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[Question] What Happened to Captains Who Lost Their Ship?

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Whether it from being sank, captured, or lost to weather.. What happened to captains who lost their sailing ship? Were they given a new one? or would they lose their position as captain and replaced with new ones.

 

Many thanks,

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8 minutes ago, Slim Jimmerson said:

Whether it from being sank, captured, or lost to weather.. What happened to captains who lost their sailing ship? Were they given a new one? or would they lose their position as captain and replaced with new ones.

 

Many thanks,

They were court-martialed to decide if they were at fault.

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well at least in the case of Captain Bligh and the Bounty which is well documented , he was subjected to a rather extensive investigation. Even history has wavered on whether he was a good captain or behaved badly in the well known case.

 

He was given commands after being evicted from the Bounty but only after a proper enquiry. Captains who lost their ships in battle etc probably had similar enquiries

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There's very little occasions where full commissions were lost due to ship loss.

A inquiry was always conducted. Crew was interviewed and whenever possible the opponents as well, through diplomats. Remember many officers had friendship/family ties and conducted regular correspondence and were easy to reach.

A Flag station would have "a ship", or better said "the ship". That's when the name of the captain becomes tied to the name of the sip :)

Other assignments were by cruise. So upon return to port the captain could be given another ship for another cruise.

Engagement Rules and other Naval Officer guides of conduct were "law" almost.

 

Great discussion theme.

 

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Note that new ships were not always easy to come by in every country in any year, at least not straight away, since they might be busy somewhere, or might be being built ( a certain captain might expect a better ship than the first floating thing that is free), and that captains who got cleared and received a new ship might afterwards have some issues due to the stain, or due to the new ship they receive ( which might have been supposed to go to some other captain, possibly related to yet another one ).

A board of enquiry might dismiss the need for a court martial, depending on the time and place.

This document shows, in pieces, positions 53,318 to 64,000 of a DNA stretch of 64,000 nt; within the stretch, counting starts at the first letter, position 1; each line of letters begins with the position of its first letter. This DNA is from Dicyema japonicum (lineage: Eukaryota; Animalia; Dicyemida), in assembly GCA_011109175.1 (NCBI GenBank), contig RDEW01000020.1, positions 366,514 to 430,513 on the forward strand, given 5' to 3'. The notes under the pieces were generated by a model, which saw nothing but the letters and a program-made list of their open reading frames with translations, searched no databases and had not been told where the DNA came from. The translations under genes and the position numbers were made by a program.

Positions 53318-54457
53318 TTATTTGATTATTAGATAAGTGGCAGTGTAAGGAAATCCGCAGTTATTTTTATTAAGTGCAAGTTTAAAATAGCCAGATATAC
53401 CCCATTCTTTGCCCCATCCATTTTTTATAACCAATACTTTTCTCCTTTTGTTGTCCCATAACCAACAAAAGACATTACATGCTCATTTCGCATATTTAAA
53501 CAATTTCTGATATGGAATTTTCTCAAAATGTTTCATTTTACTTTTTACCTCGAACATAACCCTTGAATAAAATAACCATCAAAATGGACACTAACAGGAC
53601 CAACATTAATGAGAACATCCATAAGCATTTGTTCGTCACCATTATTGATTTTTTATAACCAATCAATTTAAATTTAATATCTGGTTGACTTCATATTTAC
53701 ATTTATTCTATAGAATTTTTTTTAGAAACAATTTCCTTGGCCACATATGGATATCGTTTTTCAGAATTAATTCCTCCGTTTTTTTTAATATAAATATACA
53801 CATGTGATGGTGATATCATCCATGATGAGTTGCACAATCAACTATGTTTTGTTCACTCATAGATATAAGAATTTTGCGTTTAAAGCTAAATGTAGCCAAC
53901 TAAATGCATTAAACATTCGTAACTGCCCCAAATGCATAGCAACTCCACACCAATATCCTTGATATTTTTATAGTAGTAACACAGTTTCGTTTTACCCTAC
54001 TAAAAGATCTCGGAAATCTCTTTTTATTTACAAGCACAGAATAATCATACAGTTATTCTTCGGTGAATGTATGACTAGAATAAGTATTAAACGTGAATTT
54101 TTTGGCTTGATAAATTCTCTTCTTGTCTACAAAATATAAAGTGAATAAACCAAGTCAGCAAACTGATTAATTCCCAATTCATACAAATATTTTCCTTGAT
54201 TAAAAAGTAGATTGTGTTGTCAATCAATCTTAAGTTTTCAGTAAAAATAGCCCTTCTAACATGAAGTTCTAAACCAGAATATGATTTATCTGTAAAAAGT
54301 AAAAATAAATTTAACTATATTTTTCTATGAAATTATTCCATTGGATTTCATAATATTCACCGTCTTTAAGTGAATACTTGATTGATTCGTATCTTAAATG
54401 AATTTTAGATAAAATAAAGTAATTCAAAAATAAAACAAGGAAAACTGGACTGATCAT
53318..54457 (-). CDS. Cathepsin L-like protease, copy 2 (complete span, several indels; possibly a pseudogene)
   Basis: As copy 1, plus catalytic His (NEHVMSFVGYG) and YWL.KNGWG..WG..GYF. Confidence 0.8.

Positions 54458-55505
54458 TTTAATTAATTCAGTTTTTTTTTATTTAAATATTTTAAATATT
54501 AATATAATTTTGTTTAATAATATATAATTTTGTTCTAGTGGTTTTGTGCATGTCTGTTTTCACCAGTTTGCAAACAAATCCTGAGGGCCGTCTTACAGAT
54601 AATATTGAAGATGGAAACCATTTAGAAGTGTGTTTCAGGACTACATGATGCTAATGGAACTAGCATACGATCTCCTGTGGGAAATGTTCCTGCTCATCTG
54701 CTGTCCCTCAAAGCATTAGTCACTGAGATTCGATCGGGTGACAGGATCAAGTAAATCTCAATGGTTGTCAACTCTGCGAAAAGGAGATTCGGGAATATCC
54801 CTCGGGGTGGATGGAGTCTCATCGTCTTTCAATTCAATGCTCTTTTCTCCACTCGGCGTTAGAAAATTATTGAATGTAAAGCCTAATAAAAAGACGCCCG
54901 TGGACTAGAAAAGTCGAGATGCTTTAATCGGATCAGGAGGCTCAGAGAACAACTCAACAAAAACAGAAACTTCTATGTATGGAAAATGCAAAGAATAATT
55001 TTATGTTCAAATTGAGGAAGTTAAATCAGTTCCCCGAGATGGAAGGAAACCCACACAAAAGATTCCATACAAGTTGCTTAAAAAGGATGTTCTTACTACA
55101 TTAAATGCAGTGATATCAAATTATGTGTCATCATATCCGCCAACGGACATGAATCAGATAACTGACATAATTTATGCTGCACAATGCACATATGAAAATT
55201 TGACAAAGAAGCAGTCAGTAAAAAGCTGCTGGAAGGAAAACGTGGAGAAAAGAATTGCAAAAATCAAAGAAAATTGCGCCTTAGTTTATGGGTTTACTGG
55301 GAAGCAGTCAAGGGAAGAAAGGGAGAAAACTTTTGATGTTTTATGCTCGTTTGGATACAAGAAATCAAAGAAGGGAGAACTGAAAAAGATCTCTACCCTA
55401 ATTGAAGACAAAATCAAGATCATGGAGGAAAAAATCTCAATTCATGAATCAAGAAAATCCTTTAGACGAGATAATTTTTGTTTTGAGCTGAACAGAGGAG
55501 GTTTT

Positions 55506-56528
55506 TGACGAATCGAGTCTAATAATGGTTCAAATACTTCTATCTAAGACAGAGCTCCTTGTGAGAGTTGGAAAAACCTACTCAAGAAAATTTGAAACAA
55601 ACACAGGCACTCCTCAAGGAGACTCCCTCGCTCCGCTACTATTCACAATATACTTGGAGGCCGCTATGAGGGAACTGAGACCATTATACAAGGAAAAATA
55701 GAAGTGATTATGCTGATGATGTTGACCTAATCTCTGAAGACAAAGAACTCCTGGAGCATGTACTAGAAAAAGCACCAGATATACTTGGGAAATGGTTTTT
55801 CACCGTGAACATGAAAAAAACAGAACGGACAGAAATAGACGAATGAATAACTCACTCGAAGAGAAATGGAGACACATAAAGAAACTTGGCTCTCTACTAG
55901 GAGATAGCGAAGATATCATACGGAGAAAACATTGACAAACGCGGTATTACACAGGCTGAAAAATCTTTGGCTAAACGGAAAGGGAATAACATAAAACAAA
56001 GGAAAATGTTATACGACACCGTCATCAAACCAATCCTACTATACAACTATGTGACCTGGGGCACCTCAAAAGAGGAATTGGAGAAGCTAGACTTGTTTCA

I just found this book now which might be of interest to some people here ( haven't bought it ) Naval Courts Martial, 1793-1815  "Chapter Three is devoted to proceedings against types of naval offence, such a mutiny, insolence, desertion or loss of ship. "

Besides paperwork, there tends to be letters of captains complaining about the unfairness of their situation to their family and friends as well.

 

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16 hours ago, Vizzini said:

well at least in the case of Captain Bligh and the Bounty which is well documented , he was subjected to a rather extensive investigation. Even history has wavered on whether he was a good captain or behaved badly in the well known case.

 

He was given commands after being evicted from the Bounty but only after a proper enquiry. Captains who lost their ships in battle etc probably had similar enquiries

Captain Bligh was also at a later date a governor of one of Australia's colonies, where upon he was involved in a second mutiny, It was said Captain Bligh,  was by reputation, an outstanding seaman and also it was claimed that he may have been overzealous in administering punishment, In so far as it has been ascertained, he was for his time, moderate in the use of the 'cat' for punishment. It should also n be noted Captain Bligh was one of Nelsons protégés. 

It has long been the case that Royal Naval Captains who lost their commands, or even just grounded or collided with other objects were subjected to a board of inquiry just as merchant Captains were, the difference being Naval Captains inquiries were carried out under the Articles of War rather then than Admiralty law which makes up much of British law. If the Board felt that they could not impose sufficient punishment  as in cases involving dereliction of duty or alleged cowardice, then the Officer was forwarded for Courts Martial, Punishment varied, from being beached on half pay, dismissal from the service and in some cases the death penalty was applied, most never achieved promotion if they remained in the service nor were they offered further commands, Those who were acquitted from such boards of inquiry went on command other ships. 

The last couple of Boards of Inquiry involve combat veterans of the Falklands conflict, one for colliding with London Bridge,  the other for grounding his ship off of Australia, While the Captain was not actually aboard at the time of his command grounding, both he and his First Lt.  were censured for the incidents in their service records as was the Frigate Captain for colliding with London Bridge, While the expression of their Lordships displeasure would not prevent them from obtaining other commands, (indeed Captain Salt of HMS Sheffield received a new command vey quickly after the loss of his ship and his board of Inquiry)  it is  unlikely they will  attain Flag Rank.

Edited by Sir Lancelot Holland
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